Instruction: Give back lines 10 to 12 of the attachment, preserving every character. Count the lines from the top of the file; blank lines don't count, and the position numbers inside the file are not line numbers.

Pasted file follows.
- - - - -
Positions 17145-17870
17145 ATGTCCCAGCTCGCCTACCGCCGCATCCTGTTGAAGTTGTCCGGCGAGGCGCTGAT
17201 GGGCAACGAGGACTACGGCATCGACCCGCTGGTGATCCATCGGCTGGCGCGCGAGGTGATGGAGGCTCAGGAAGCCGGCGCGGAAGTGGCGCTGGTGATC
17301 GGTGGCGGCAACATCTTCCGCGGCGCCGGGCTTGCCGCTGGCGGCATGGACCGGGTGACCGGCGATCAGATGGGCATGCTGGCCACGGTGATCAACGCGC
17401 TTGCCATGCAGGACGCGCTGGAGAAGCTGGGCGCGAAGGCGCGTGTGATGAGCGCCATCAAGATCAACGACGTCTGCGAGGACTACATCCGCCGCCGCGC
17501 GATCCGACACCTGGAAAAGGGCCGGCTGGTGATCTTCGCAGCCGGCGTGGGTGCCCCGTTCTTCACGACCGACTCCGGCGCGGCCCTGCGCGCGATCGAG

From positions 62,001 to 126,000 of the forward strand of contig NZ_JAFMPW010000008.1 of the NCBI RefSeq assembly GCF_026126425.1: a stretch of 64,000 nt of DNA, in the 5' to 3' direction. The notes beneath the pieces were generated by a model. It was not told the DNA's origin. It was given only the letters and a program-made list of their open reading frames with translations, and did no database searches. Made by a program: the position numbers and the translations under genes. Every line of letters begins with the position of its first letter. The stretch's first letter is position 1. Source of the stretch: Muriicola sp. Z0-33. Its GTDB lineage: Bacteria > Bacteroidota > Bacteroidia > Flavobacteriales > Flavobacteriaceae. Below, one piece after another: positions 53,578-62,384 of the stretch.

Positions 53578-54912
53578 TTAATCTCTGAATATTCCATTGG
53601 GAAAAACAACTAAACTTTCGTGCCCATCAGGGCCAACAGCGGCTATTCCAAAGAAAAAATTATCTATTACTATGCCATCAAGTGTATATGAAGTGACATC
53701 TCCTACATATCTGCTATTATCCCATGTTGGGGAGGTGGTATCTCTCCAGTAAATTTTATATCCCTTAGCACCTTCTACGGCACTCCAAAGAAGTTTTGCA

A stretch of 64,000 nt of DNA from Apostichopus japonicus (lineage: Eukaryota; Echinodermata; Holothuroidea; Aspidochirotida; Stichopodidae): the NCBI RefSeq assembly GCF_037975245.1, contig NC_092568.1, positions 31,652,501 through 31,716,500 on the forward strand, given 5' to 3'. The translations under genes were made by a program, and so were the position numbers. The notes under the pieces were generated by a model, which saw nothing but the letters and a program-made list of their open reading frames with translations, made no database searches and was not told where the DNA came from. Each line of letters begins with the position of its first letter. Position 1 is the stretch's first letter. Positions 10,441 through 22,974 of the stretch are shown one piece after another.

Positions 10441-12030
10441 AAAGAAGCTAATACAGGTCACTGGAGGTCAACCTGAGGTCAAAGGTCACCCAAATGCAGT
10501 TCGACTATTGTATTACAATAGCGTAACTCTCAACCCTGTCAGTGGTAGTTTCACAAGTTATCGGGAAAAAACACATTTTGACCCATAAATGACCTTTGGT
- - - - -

53601 GAAAAACAACTAAACTTTCGTGCCCATCAGGGCCAACAGCGGCTATTCCAAAGAAAAAATTATCTATTACTATGCCATCAAGTGTATATGAAGTGACATC
53701 TCCTACATATCTGCTATTATCCCATGTTGGGGAGGTGGTATCTCTCCAGTAAATTTTATATCCCTTAGCACCTTCTACGGCACTCCAAAGAAGTTTTGCA

A stretch of 64,000 nt of DNA from Apostichopus japonicus (lineage: Eukaryota; Echinodermata; Holothuroidea; Aspidochirotida; Stichopodidae): the NCBI RefSeq assembly GCF_037975245.1, contig NC_092568.1, positions 31,652,501 through 31,716,500 on the forward strand, given 5' to 3'. The translations under genes were made by a program, and so were the position numbers. The notes under the pieces were generated by a model, which saw nothing but the letters and a program-made list of their open reading frames with translations, made no database searches and was not told where the DNA came from. Each line of letters begins with the position of its first letter. Position 1 is the stretch's first letter. Positions 10,441 through 22,974 of the stretch are shown one piece after another.